On the day after Palin addressed the GOP convention in a speech that energized the party's religious conservatives, Schmidt showed up at a Log Cabin Republicans event and matter-of-factly told gay Republicans that they were "important to the fabric of this party" and that his sister and her partner were an important part of his life. "I encourage you to keep fighting for what you believe, because the day is going to come," he said.
Patrick Sammon, the group's president, said, "I don't think anyone could imagine Karl Rove going to a Log Cabin event."
The Log Cabin appearance aside, Schmidt's pedigree is enough to give chills to Democrats in California, a blue state. In 1998, looking to make his mark as a consultant, the green 27-year-old made his way to California from New Jersey. He was recruited to run Tim Leslie's race for lieutenant governor and later Matt Fong's U.S. Senate bid.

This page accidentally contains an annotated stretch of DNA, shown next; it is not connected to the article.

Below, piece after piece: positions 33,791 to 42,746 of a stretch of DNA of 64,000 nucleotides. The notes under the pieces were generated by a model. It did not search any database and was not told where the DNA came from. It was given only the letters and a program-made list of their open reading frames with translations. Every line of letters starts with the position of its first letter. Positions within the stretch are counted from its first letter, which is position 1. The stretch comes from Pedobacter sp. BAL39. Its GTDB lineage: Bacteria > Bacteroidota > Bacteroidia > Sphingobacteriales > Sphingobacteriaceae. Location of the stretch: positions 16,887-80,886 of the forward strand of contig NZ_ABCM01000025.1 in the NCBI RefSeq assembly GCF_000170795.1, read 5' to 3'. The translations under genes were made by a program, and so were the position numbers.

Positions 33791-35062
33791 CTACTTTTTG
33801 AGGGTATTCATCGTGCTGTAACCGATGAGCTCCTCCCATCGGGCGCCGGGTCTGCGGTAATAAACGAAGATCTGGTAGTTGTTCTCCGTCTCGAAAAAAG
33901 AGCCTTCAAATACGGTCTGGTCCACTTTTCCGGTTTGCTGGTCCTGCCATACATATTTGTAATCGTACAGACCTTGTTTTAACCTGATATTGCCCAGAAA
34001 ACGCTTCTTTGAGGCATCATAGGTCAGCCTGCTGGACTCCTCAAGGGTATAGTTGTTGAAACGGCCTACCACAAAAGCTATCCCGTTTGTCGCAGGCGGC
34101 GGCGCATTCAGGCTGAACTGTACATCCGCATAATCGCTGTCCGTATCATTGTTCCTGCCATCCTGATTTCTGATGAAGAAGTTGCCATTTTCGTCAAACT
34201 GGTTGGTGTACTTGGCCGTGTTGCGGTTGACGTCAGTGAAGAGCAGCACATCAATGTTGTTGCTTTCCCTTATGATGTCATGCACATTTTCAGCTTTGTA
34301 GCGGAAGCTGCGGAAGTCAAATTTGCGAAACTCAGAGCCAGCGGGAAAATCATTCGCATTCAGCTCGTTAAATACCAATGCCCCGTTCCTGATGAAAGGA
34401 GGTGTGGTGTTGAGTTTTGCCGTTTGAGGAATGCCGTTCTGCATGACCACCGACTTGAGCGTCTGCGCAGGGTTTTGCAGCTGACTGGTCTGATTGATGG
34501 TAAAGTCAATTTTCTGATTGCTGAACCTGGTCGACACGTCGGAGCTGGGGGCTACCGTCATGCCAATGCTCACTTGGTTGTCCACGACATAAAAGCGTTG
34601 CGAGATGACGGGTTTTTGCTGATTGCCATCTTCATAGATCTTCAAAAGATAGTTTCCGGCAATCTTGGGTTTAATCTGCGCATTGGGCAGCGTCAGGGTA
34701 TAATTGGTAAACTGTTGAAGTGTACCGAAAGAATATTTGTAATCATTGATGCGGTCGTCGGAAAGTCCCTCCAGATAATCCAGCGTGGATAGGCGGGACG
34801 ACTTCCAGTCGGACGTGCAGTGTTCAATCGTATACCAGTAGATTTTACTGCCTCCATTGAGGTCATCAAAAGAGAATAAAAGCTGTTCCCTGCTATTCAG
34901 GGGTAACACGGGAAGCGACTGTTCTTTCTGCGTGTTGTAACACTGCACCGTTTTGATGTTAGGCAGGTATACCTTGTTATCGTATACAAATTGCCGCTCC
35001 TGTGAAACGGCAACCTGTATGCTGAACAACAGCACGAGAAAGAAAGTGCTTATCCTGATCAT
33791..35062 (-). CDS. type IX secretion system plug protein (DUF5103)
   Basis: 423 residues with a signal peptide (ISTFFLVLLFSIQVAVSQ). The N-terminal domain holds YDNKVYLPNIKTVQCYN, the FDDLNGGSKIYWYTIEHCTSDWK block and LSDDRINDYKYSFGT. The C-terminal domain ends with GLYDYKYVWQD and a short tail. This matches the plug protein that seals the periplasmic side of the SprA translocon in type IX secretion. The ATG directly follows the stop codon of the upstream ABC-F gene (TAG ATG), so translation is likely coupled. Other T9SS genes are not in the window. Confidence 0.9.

"Pragmatic politics," Leslie said, describing Schmidt's philosophy. "His major concern is how you win the election. If there were two candidates and one was more conservative, I really couldn't tell you which he would choose."
Leslie and Fong lost in the Democratic landslide a decade ago. Schmidt headed East, where he rose in GOP circles. He became Vice President Dick Cheney's spokesman, and oversaw President Bush's 2004 reelection "war room" -- the cadre of operatives responsible for attacking Massachusetts Sen. John F. Kerry and responding to any charges against Bush.